Sunday, June 12, 2011

The McKinley Legacy

President William McKinley was assassinated in 1901, throwing Vice President Theodore Roosevelt into office. But in the years before he died, McKinley's actions created important precedents. Harvard University's Alvin Felzenberg writes:

A strong “sound money” and high-tariff man, McKinley helped make the United States a world power. The Spanish-American War, commenced and ended upon his own terms, proved a trial run for American participation in World War I. Woodrow Wilson’s presidency might have ended on a better note had he followed McKinley’s example of including the opposition party in the peace negotiations.

McKinley understood the importance of international currency exchange - America was entering its peak industrial era, and needed a good trading medium. The tariff question is more complex: tariffs can be reduced or eliminated with those nations who do likewise, creating truly free trade. But against nations who impose tariffs, we must also levy, to create an equilibrium.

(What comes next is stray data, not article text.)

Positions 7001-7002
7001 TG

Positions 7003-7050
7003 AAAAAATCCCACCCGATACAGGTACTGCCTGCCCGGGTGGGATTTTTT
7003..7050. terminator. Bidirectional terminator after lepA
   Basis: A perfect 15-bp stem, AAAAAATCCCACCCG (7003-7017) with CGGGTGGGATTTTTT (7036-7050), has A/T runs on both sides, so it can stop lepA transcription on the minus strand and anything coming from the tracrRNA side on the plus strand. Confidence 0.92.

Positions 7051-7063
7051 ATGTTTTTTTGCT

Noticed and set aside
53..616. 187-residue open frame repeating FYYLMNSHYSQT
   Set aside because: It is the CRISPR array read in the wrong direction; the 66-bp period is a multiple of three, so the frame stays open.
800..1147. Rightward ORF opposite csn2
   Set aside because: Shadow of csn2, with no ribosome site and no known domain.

Mark Hanna was McKinley's campaign manager, both for his election and his re-election. Hanna and McKinley made a winning team:

In their two winning campaigns against the charismatic and populist “boy orator,” William Jennings Bryan, the two pioneered many of the techniques political consultants and their clients have employed ever since. As president, McKinley introduced them into the art of governance.

McKinley's victory in the Spanish-American War gave U.S. control over the Philippines. Difficult to manage, Roosevelt would eventually begin the process of spinning the Philippines off as an independent country (by 1935 the independence process would be almost complete, to be interrupted by WWII, and finalized in 1946).